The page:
“A rose by any other name . . . “ Children’s’ names in the U.S. of A. have always cycled through new iterations as each generation passes through. In the 19th century we had people named Ulysses, Abraham, Augustus, Abner, Amos, Ezekiel, Cyrus, Homer, and Horace. In the early 20th century we had Theodores and Franklins and then a raft of immigrant monikers: Salvatore, Dominic, Hans, Moshe, Juan, et al. And there were a number of women’s names we no longer see like Edna, Lydia, Gertrude (“Gertie” or “Trudy”), Mabel, or Florence (“Flo”). As the Baby Boomers hit the stage, starting in the late 1940’s, a new wave swept through with lots of Bobbys and Billys and Johnnys and Tommys and Jimmys along with millions of Susans and Carols and Barbaras. But there were also Margories and Marilyns, and Miriams and Lois-s and Joans – that we seldom, if ever, hear any more. During my high school teaching years we saw these tides come in and out: the Jennifer, Jessica, Sarah wave along with a Joshua–Jacob-Nicolas groundswell. And so it goes.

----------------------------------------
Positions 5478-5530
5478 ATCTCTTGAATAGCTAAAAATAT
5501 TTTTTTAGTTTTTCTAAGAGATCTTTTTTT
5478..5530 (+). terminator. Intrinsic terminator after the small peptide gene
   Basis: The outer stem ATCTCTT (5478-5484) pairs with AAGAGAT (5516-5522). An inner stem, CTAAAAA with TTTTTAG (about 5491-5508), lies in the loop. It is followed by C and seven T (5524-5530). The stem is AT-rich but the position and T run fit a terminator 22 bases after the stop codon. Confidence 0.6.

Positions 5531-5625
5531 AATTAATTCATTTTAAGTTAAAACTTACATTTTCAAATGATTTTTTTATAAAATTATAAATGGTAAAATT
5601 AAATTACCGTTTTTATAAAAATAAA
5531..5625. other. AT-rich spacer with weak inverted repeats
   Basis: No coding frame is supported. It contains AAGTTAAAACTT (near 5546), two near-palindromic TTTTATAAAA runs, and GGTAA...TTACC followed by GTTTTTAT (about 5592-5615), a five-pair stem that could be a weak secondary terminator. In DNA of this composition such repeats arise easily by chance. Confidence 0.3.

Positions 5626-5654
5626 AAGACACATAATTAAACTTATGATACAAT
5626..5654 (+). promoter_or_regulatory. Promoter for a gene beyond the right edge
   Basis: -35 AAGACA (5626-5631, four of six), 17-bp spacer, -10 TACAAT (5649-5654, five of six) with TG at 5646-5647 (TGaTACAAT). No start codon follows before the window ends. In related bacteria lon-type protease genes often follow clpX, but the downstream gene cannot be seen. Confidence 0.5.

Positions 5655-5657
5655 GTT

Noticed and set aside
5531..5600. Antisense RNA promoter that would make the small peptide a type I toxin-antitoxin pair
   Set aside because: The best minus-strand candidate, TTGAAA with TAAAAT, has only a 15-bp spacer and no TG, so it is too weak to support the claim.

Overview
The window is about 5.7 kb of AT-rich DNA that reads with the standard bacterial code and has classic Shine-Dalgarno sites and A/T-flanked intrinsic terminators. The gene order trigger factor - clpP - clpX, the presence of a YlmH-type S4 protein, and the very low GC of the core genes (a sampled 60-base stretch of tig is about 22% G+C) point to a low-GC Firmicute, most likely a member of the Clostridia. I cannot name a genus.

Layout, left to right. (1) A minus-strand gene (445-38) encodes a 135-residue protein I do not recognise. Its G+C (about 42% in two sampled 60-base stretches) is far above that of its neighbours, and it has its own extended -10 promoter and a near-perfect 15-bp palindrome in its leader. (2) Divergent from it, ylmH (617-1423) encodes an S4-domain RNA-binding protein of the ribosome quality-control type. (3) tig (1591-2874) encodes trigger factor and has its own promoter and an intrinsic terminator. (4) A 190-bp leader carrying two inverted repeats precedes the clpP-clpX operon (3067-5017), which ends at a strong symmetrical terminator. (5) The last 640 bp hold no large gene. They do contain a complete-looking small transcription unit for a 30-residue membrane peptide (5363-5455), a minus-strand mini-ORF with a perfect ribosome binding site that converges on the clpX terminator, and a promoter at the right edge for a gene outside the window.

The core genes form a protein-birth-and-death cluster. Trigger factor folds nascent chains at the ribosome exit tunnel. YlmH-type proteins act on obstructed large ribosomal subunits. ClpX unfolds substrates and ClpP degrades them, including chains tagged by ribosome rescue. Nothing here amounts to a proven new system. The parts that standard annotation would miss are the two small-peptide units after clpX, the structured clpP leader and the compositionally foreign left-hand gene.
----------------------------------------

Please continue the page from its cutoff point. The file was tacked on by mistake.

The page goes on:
Today’s Suburbo is about boys’ names in the 21st century and I’ll let the illustrations speak for themselves. Last year I wrote a Blast about this phenomena and my prediction was that we shouldn’t be surprised if, around 2050, we see these names on the doors of CEO’s all over the country.
Thanks for reading and have a great week!